Chances are you instantly delete the e-mails advertising "V!agra" at rock bottom prices or hot OTC "stox" that probably clog your inbox each day. But there are Internet neophytes who haven't learned the ropes of cyberspace and are easily suckered into those ubiquitous Internet scams. Spammers are still in operation because their marketing strategy is still effective, even if less than 1 percent of the time.

Spam is not only a nuisance anymore but has also become quite an expensive problem to solve. Accordingly, local companies are doing their best to ratchet up their services to meet the growing demand for e-mail filtering.

Companies cannot afford the risk of having unsecure networks. For one, spam can eat up precious bandwidth and network resources, causing a company to incur extra expenses. "If you have a company with 500 employees and they are all receiving multiple spam messages per day, the network can become sluggish and/or bandwidth charges can increase," says Bo White, co-owner of Baton Rouge IT solutions firm Click Here Publishing. "And the time it takes to receive, check, read and delete spam messages several times a day lowers employee productivity." Also, inexperienced employees may not delete spam, and thousands of megabytes can become inadvertently used up, which could in turn slow down and/or damage the computer.

Spammers employ a myriad of tactics to disseminate unsolicited e-mails ' from buying lists of e-mail addresses off the black market to changing the spelling of key words to outsmart spam blockers. As anti-spam experts change their filters to reflect trends in unsolicited e-mails, spammers accordingly alter their e-mails to outfox those same filters. It has turned into a high tech cat-and-mouse game.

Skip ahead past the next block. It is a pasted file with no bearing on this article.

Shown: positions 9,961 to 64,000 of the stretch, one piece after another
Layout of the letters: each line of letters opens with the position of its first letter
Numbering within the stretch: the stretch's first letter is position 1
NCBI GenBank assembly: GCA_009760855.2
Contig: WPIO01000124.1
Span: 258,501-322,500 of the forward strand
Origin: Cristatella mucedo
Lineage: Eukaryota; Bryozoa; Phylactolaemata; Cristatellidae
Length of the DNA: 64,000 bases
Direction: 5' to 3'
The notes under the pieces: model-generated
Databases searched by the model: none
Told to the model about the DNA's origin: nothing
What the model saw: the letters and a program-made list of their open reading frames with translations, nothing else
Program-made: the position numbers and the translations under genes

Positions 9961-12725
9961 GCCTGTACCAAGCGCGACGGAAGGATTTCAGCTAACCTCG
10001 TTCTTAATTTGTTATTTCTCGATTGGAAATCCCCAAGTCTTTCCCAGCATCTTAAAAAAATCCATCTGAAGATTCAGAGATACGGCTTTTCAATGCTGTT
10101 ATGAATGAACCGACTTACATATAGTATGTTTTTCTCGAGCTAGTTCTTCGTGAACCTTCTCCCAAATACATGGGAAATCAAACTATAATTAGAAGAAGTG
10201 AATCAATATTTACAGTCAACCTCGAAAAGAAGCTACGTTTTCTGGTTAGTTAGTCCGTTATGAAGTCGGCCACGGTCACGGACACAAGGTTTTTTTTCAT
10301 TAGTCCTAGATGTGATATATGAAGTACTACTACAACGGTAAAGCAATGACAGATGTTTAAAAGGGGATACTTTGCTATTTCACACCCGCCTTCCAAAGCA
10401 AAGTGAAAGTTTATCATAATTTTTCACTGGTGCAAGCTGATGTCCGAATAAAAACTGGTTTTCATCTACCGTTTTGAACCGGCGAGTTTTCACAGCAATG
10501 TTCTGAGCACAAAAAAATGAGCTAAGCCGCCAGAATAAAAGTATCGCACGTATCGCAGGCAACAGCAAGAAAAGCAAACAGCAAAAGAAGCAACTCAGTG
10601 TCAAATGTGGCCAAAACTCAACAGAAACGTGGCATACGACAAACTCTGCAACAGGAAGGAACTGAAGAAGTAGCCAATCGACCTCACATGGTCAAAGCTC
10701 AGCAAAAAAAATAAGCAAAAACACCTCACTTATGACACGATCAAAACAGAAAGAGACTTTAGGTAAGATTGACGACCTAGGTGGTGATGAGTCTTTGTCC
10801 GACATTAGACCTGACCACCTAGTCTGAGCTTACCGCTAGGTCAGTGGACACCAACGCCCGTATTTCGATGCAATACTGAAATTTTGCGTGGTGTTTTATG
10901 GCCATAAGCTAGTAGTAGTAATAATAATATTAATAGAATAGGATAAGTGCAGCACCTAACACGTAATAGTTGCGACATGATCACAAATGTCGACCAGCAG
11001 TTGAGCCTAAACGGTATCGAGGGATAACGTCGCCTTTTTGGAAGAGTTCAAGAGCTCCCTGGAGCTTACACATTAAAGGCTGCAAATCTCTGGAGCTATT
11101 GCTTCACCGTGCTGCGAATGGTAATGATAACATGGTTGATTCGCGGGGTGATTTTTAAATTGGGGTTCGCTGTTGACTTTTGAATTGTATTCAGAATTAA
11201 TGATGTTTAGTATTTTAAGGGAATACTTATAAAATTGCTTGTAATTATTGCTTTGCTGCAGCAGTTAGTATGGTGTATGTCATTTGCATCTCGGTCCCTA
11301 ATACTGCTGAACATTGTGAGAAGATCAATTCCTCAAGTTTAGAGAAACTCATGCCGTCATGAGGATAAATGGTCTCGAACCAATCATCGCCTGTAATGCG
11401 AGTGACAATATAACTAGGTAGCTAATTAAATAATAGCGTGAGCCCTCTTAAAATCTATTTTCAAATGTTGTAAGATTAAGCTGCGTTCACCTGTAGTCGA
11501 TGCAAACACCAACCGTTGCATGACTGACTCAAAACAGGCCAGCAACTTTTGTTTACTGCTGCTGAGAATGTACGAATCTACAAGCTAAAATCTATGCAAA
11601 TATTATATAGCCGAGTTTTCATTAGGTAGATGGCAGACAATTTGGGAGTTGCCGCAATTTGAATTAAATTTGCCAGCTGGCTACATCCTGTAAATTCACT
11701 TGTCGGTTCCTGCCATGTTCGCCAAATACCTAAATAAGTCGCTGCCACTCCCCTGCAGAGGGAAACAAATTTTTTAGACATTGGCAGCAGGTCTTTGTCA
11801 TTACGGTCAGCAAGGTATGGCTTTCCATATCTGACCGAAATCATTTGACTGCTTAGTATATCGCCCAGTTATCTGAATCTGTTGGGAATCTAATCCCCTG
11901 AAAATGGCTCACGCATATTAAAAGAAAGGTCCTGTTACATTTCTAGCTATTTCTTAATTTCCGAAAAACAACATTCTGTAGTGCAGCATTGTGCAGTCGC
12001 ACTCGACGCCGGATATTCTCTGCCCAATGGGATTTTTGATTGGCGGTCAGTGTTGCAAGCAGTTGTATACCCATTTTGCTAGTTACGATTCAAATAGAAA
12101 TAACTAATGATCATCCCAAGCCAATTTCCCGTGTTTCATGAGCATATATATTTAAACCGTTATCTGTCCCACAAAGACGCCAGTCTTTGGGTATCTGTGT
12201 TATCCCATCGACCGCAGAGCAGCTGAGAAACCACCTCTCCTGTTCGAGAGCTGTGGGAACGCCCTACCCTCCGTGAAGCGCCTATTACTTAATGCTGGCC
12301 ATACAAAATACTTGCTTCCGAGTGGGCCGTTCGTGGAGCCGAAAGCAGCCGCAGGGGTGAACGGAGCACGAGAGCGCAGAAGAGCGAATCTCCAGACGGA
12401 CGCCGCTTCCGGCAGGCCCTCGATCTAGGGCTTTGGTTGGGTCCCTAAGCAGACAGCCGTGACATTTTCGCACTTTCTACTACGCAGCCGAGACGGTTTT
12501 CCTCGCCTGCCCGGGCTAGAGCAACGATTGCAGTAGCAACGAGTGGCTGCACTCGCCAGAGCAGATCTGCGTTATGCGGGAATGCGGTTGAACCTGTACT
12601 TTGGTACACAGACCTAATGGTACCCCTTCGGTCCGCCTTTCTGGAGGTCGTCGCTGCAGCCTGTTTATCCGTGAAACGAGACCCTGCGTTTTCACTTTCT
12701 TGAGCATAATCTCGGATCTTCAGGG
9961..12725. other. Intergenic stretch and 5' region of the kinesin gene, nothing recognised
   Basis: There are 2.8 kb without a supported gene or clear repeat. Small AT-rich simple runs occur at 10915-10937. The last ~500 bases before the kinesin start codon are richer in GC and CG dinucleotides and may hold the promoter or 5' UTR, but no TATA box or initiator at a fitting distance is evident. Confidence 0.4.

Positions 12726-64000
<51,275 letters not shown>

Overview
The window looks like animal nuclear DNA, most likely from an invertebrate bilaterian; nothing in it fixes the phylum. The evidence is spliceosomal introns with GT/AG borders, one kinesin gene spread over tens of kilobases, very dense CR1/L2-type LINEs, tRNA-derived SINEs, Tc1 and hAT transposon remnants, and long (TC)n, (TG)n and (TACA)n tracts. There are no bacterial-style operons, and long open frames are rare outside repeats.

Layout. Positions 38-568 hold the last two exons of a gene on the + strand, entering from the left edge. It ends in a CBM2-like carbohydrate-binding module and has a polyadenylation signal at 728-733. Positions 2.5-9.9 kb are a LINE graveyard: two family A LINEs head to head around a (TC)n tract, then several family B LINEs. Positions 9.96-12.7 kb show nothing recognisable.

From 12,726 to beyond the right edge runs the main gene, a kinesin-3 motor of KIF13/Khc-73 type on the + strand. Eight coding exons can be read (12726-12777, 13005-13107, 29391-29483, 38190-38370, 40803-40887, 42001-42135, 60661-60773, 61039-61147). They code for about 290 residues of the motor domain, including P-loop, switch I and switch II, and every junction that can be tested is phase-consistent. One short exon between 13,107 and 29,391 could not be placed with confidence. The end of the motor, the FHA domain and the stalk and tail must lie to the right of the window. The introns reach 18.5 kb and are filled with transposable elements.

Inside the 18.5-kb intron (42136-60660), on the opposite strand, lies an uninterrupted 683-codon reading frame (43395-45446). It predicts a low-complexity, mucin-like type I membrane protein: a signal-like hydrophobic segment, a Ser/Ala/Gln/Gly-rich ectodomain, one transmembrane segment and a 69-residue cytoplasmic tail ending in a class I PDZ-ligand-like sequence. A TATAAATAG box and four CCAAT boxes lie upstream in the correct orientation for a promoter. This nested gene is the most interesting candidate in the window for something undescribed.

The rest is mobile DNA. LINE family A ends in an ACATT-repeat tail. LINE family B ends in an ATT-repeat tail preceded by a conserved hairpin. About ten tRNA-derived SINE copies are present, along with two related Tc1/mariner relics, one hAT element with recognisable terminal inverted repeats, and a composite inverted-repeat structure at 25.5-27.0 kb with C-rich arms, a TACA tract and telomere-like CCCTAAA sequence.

One of the most infamous spammers makes his home in Louisiana. Ron Scelson, the so-called "Cajun spammer," runs Slidell-based marketing firm Cajunnet, which sends 100 million unsolicited e-mails a day from overseas.

Scelson proves spam is an international, domestic and even local problem that has merited the attention of all businesses. In view of those threats, a significant amount of local IT solutions firms' business has focused on messaging security in recent years. "One of our clients is Latter & Blum," says Ivan MacDonald, vice president of Camsoft Data Systems. "They receive on average 6,000 e-mails every hour, and 5,100 of those e-mails are spam."

For New Orleans-based Latter & Blum, which has Lafayette operations, e-mails are the most convenient and cost effective method of communication; yet, correspondence has often been stymied by a constant flood of spam clogging its employees' inboxes. "It's unreal. Sometimes, you have to sift through hundreds of spam messages before you could get to your e-mails," says Jerry Phillips, manager of information services at Latter & Blum.

"I've set aside time in the morning and in the afternoon to clear my inbox of junk mail," says Sterling Lejeune, a commercial agent with Latter & Blum in Lafayette. The software is working, he says, but spam is still worming its way into his box. "Not only does it lower employee productivity, but it's tiring to have to clean out that stuff each day."